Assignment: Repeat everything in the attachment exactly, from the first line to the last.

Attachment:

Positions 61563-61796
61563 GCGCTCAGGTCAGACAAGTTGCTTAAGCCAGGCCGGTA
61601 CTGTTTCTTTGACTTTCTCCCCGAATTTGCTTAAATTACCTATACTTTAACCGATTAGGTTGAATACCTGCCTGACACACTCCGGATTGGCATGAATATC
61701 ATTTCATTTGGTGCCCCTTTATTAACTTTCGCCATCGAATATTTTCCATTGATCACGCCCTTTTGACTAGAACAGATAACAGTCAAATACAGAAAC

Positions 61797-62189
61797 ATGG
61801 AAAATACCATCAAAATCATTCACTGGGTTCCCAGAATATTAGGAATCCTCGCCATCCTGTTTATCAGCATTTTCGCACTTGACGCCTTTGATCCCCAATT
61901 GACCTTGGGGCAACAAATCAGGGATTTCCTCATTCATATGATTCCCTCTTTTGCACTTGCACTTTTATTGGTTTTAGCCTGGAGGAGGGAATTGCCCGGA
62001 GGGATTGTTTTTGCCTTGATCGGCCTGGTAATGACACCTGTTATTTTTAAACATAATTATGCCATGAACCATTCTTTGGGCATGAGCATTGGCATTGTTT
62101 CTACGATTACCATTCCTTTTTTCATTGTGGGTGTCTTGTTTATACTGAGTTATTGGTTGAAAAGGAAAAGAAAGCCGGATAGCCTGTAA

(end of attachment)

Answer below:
Positions 61563-61796
61563 GCGCTCAGGTCAGACAAGTTGCTTAAGCCAGGCCGGTA
61601 CTGTTTCTTTGACTTTCTCCCCGAATTTGCTTAAATTACCTATACTTTAACCGATTAGGTTGAATACCTGCCTGACACACTCCGGATTGGCATGAATATC
61701 ATTTCATTTGGTGCCCCTTTATTAACTTTCGCCATCGAATATTTTCCATTGATCACGCCCTTTTGACTAGAACAGATAACAGTCAAATACAGAAAC

Positions 61797-62189
61797 ATGG
61801 AAAATACCATCAAAATCATTCACTGGGTTCCCAGAATATTAGGAATCCTCGCCATCCTGTTTATCAGCATTTTCGCACTTGACGCCTTTGATCCCCAATT
61901 GACCTTGGGGCAACAAATCAGGGATTTCCTCATTCATATGATTCCCTCTTTTGCACTTGCACTTTTATTGGTTTTAGCCTGGAGGAGGGAATTGCCCGGA
62001 GGGATTGTTTTTGCCTTGATCGGCCTGGTAATGACACCTGTTATTTTTAAACATAATTATGCCATGAACCATTCTTTGGGCATGAGCATTGGCATTGTTT
62101 CTACGATTACCATTCCTTTTTTCATTGTGGGTGTCTTGTTTATACTGAGTTATTGGTTGAAAAGGAAAAGAAAGCCGGATAGCCTGTAA